“It was a very big misjudgment on the league’s behalf, in the sense that I just don’t think that they really do business properly and didn’t value what that franchise brings,” Thompson said. “It’s pretty sad that Sheryl Swoopes is now in the Naismith Basketball Hall of Fame, and she doesn’t have a place to hold her professional history. There is an arena, like of course the banners are up there, but her jersey isn’t even retired.
“Now you go into other arenas, and you see jerseys retired for players in that respective city, and no disrespect to them, but the impact that Sheryl Swoopes had on women’s basketball, in general, we’re not just talking about the WNBA. We’re talking about the impact on women’s basketball in general. The first female women’s basketball player to have her own shoe and a successful one at that. Just the branding and the marketing and just all the attention that she received, and I just think that it’s pretty awful like it’s pretty sad that our league allowed that to happen. Of course we’re going to move on, and things are going to continue to move as time passes because that’s just evolution in how things work. But I just think that it was a very bad misjudgment.”
“One wonders what is in store for the rest of the league if a franchise with the Comets’ history — in a huge market that has displayed as much interest in women’s basketball as Houston did that long ago — can’t survive,” said Houston Chronicle columnist Jerome Solomon.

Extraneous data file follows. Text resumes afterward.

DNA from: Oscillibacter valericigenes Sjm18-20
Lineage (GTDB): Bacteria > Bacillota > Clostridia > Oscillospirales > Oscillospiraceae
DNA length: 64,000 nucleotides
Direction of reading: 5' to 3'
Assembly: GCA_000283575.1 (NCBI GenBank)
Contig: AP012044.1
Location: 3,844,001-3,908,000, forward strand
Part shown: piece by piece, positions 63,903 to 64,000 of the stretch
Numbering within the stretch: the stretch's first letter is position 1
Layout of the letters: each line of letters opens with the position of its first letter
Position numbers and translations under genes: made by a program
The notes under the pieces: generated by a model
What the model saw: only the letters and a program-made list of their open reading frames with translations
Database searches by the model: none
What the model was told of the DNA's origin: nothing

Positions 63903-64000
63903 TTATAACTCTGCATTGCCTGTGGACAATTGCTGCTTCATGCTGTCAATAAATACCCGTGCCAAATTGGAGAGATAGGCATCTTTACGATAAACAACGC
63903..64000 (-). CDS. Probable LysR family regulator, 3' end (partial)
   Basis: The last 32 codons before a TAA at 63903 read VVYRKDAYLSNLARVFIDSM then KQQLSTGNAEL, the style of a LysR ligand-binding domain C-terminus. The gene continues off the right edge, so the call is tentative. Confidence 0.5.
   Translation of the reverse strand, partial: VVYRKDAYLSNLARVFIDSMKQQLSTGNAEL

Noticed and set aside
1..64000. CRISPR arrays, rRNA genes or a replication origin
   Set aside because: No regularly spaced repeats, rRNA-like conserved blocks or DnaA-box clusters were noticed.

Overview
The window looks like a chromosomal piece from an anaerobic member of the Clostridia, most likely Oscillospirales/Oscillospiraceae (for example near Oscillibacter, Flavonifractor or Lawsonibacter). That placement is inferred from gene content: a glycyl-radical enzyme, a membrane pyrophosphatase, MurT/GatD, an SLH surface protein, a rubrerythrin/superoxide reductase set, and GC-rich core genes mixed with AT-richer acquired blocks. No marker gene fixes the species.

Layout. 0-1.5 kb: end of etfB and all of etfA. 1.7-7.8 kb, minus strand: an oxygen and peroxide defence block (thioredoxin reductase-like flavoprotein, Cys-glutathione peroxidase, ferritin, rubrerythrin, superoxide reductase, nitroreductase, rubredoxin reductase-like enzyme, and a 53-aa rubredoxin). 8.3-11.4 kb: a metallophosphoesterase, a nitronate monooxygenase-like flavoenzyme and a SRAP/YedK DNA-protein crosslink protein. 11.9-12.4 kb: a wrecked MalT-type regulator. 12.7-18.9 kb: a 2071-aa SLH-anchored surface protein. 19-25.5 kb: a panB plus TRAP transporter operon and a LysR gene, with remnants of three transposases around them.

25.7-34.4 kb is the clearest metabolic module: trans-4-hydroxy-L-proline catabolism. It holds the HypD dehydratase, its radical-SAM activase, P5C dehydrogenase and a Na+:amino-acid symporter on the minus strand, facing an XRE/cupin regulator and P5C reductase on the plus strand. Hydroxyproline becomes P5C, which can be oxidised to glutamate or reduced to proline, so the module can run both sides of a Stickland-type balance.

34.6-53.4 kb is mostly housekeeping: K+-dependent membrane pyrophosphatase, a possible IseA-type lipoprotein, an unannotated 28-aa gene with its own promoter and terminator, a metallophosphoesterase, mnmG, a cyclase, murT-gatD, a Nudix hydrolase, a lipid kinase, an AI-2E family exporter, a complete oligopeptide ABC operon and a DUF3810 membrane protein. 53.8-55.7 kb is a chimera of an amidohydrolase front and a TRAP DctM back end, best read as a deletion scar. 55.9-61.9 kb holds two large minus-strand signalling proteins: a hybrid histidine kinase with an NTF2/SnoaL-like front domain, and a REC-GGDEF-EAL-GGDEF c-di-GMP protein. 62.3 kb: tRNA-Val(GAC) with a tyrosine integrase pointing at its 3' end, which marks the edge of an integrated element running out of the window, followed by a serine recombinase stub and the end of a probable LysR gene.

Tangible impacts of the Comets were the girls who grew up in Houston during that era and played in the league such as Brittney Griner, Lindsey Harding, Chiney and Nneka Ogwumike.
Or the coaches the team produced such as Cooper, head coach at USC, Dawn Staley, head coach at South Carolina, Swoopes, a former coach at Loyola (Chicago), Thompson, an assistant coach at Texas and Coquese Washington, head coach at Penn State.
Then there are former players like Kara Lawson, and current ESPN commentator, who had a poster of Cooper pinned right next to her Michael Jordan fit on her bed room wall.
During her rookie season, Lawson was a member of the Monarchs team that helped close the book on the Summit Arena/Compaq Center, beating the Comets in their final WNBA home game there during Game 3 of the 2003 semifinals. Years later, Lawson would actually get to play with Thompson on the All-Star team, which she described as a full-circle moment because she had watched the forward’s game since she was 16.